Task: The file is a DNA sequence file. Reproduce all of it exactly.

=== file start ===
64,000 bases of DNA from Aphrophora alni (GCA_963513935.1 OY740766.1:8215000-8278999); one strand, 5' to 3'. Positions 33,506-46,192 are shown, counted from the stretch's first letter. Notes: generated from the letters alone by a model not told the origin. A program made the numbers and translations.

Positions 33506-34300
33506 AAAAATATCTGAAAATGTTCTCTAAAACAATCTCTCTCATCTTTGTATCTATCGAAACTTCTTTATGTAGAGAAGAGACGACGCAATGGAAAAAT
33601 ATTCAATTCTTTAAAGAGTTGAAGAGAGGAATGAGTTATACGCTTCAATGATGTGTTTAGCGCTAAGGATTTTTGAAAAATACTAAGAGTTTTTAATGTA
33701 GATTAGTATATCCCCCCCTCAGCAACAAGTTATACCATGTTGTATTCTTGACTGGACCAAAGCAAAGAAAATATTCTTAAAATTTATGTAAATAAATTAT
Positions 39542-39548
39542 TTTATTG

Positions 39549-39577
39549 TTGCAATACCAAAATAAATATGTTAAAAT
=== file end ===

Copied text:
64,000 bases of DNA from Aphrophora alni (GCA_963513935.1 OY740766.1:8215000-8278999); one strand, 5' to 3'. Positions 33,506-46,192 are shown, counted from the stretch's first letter. Notes: generated from the letters alone by a model not told the origin. A program made the numbers and translations.

Positions 33506-34300
33506 AAAAATATCTGAAAATGTTCTCTAAAACAATCTCTCTCATCTTTGTATCTATCGAAACTTCTTTATGTAGAGAAGAGACGACGCAATGGAAAAAT
33601 ATTCAATTCTTTAAAGAGTTGAAGAGAGGAATGAGTTATACGCTTCAATGATGTGTTTAGCGCTAAGGATTTTTGAAAAATACTAAGAGTTTTTAATGTA
33701 GATTAGTATATCCCCCCCTCAGCAACAAGTTATACCATGTTGTATTCTTGACTGGACCAAAGCAAAGAAAATATTCTTAAAATTTATGTAAATAAATTAT
Positions 39542-39548
39542 TTTATTG

Positions 39549-39577
39549 TTGCAATACCAAAATAAATATGTTAAAAT